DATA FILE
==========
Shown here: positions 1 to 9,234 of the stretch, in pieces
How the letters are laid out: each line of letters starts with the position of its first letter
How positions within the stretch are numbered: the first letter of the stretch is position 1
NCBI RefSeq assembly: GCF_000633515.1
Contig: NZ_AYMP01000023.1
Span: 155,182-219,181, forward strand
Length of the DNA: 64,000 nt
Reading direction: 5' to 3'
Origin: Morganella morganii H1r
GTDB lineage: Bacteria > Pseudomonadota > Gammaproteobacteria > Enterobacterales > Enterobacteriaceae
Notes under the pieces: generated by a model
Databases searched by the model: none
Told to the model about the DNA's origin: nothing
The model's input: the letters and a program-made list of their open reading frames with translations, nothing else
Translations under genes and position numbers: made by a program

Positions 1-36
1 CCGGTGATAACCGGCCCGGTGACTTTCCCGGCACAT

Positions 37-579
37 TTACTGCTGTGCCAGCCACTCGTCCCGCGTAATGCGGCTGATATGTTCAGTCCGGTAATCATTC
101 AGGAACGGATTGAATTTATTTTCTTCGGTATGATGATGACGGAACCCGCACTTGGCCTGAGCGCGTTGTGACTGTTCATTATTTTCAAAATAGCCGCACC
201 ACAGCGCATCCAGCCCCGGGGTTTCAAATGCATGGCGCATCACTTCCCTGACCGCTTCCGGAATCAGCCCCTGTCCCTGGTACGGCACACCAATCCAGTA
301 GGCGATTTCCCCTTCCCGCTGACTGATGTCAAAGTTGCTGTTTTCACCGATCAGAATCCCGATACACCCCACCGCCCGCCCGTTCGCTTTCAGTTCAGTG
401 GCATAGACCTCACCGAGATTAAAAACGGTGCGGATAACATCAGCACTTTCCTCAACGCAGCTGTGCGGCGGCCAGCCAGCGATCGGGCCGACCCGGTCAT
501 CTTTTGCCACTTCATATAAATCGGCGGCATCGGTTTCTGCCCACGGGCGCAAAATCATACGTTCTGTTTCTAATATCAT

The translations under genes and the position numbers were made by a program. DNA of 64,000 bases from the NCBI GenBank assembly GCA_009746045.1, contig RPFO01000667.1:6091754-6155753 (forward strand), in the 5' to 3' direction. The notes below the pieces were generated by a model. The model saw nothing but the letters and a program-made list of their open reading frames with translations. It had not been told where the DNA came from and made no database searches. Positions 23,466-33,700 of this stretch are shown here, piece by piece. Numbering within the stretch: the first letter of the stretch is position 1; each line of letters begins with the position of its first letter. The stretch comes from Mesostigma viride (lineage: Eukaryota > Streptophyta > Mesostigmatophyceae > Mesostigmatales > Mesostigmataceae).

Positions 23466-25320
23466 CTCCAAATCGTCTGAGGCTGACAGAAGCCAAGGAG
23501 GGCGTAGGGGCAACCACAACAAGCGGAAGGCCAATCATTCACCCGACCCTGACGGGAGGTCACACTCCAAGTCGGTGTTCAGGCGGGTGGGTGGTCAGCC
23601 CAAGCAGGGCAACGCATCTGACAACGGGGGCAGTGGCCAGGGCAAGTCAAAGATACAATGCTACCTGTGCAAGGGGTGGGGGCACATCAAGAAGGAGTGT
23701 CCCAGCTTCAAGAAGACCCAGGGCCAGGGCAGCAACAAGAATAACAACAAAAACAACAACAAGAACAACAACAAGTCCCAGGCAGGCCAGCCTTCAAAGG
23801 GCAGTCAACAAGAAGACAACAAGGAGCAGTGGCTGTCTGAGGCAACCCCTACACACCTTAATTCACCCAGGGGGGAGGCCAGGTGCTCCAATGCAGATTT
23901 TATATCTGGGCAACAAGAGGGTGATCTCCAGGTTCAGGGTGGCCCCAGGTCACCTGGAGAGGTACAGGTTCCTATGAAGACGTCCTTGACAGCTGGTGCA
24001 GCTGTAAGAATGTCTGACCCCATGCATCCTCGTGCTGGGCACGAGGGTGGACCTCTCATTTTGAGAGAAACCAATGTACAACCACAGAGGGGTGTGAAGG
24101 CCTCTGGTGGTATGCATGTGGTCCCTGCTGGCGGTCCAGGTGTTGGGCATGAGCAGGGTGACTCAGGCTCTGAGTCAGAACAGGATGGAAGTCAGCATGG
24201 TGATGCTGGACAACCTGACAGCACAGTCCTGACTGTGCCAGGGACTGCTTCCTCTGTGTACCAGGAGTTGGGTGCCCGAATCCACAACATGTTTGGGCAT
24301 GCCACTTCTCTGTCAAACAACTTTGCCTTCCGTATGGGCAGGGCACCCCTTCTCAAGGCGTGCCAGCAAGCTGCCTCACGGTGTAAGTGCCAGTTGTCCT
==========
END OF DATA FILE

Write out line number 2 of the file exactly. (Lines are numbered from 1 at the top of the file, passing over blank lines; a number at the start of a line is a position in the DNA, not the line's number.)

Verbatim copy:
How the letters are laid out: each line of letters starts with the position of its first letter